Vitamin D deficiency is common in pregnant women and has been associated with pregnancy complications such as recurrent miscarriages, pre-term delivery and pre-eclampsia. However, the endogenous and exogenous factors that regulate the levels of active vitamin D and its biological effects at target tissues during pregnancy remain largely uncharacterized. Recently, we discovered that healthy pregnancies, as shown in Lewis and Sprague-Dawley rats, are associated with increased levels of active vitamin D throughout pregnancy. Vitamin D sufficiency is associated with maternal kidney-specific decreases in the protein levels of the vitamin D receptor (VDR) and the vitamin D inactivating enzyme CYP24a1. In contrast, Brown Norway rats experience a pregnancy-induced deficiency of the active metabolite of vitamin D associated with maternal renal upregulation of VDR and CYP24a1. Therefore, we hypothesize that maternal renal VDR is down-regulated via proteasomal degradation in normal pregnancies leading to decreased VDR-dependent activation of key genes such as CYP24a1.
Our specific aims are: 1) Determine the role of maternal renal VDR expression changes in VD status and pregnancy outcomes, and 2) Characterize the mechanisms of maternal renal VDR regulation during pregnancy. We will alter maternal renal VDR expression using intraarterial injections of adenovirus containing full length VDR (to increase VDR levels) or VDR siRNA (to decrease VDR levels). We will study plasma levels of VD metabolites, pregnancy outcomes, uterine artery remodeling and maternal blood pressure and presence of proteinuria. We will perform VDR co-immunoprecipitation assays followed by proteomic analysis to discover novel VDR protein-protein interactions in non-pregnant and pregnant kidneys. Finally, we will perform cDNA microarrays on maternal kidneys from Brown Norway and Sprague-Dawley rats to identify differentially expressed genes. We will then characterize the regulation of these genes in non-pregnant kidneys and pregnant kidneys treated with adenoviruses to identify VDR-dependent genes. The results of these aims will further our knowledge on VD status and function during normal and complicated pregnancies.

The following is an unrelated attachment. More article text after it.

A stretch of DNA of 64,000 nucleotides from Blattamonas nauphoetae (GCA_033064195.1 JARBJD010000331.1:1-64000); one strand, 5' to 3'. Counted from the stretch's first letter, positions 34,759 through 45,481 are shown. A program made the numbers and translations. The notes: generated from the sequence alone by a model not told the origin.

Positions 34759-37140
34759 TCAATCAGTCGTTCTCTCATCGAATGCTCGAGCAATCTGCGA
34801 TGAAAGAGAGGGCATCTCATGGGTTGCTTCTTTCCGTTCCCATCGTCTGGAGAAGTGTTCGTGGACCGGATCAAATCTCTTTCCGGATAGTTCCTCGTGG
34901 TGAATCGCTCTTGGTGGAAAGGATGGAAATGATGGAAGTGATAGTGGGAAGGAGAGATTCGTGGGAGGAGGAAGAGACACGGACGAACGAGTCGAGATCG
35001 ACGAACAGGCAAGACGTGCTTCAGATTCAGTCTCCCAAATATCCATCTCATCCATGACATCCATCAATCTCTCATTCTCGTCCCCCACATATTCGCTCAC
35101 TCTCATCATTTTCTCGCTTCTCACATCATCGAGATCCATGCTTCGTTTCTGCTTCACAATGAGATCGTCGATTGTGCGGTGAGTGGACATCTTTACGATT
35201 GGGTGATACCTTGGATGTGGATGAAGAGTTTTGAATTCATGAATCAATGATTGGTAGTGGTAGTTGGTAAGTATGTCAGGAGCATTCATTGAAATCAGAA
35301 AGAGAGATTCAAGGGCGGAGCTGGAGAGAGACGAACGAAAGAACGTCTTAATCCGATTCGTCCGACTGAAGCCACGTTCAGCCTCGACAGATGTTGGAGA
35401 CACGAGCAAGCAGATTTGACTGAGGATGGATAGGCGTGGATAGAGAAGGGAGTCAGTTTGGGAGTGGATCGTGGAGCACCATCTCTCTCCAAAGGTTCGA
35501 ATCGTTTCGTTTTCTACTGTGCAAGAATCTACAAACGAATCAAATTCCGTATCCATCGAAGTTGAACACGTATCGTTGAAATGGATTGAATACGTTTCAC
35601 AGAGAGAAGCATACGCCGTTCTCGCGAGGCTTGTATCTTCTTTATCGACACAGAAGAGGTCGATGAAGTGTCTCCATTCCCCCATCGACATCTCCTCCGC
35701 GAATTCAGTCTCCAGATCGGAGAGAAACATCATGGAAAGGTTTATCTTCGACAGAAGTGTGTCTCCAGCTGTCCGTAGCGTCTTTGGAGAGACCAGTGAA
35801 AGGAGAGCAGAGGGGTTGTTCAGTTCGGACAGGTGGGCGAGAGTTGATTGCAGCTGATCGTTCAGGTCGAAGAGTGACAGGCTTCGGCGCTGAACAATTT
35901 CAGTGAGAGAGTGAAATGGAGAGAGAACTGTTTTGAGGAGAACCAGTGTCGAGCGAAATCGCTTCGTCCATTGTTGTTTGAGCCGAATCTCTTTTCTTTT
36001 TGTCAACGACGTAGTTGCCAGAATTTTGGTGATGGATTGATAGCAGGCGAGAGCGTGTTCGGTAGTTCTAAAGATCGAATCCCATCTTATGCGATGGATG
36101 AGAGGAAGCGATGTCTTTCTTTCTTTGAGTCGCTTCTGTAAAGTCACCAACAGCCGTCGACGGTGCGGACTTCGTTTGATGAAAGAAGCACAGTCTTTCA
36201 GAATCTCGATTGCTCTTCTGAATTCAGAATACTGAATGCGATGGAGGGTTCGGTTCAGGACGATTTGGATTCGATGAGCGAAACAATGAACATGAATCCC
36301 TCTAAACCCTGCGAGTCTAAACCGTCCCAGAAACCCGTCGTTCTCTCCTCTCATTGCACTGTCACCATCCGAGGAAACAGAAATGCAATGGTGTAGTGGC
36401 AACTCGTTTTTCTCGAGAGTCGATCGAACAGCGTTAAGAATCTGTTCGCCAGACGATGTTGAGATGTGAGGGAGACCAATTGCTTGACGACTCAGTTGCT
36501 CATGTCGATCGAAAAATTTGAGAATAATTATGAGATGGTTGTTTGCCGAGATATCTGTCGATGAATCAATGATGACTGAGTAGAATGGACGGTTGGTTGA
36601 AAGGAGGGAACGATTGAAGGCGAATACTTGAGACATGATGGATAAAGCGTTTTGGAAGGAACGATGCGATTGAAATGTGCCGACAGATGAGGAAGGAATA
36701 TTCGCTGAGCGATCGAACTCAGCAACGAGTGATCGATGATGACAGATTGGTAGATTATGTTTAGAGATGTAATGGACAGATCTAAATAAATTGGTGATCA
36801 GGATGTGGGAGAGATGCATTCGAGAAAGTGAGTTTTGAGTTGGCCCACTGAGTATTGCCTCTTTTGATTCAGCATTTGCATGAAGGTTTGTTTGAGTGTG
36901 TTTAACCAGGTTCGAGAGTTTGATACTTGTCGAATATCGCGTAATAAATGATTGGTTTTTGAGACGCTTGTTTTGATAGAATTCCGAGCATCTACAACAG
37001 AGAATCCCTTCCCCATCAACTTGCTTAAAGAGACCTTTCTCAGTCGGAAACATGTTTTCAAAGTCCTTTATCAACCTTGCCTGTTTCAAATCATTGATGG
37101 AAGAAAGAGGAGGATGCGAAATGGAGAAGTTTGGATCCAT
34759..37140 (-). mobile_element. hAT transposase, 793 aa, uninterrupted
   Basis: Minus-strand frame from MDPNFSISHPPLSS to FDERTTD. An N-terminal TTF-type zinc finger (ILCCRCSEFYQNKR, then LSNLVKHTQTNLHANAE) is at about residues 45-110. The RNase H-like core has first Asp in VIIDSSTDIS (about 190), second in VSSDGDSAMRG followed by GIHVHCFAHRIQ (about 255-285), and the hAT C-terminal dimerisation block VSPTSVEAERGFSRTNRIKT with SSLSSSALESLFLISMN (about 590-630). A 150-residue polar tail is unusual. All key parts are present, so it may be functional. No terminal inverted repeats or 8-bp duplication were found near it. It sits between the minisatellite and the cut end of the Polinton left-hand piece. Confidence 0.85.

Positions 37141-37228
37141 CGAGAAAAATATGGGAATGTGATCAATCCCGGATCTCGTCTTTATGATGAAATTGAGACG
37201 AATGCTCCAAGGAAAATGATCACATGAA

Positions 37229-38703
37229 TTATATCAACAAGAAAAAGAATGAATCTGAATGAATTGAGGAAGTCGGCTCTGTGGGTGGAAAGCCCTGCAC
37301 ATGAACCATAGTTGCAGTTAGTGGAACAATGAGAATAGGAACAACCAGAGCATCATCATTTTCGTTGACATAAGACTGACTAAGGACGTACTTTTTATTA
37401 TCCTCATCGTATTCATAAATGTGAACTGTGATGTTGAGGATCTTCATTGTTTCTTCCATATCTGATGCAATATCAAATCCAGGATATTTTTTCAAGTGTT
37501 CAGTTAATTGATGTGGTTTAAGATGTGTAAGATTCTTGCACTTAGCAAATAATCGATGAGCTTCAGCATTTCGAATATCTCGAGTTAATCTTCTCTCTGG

Public Health Relevance

Vitamin D deficiency during pregnancy is highly prevalent and has been associated with pregnancy and neonatal disease. This proposal will study the maternal renal vitamin D receptor regulation and its role in determining vitamin D sufficiency during pregnancy.

National Institute of Health (NIH)
Eunice Kennedy Shriver National Institute of Child Health & Human Development (NICHD)
Small Research Grants (R03)
Project #
Application #
Study Section
Obstetrics and Maternal-Fetal Biology Subcommittee (CHHD-B)
Program Officer
Raiten, Daniel J
Project Start
Project End
Budget Start
Budget End
Support Year
Fiscal Year
Total Cost
Indirect Cost
Loma Linda University
Other Basic Sciences
Schools of Medicine
Loma Linda
United States
Zip Code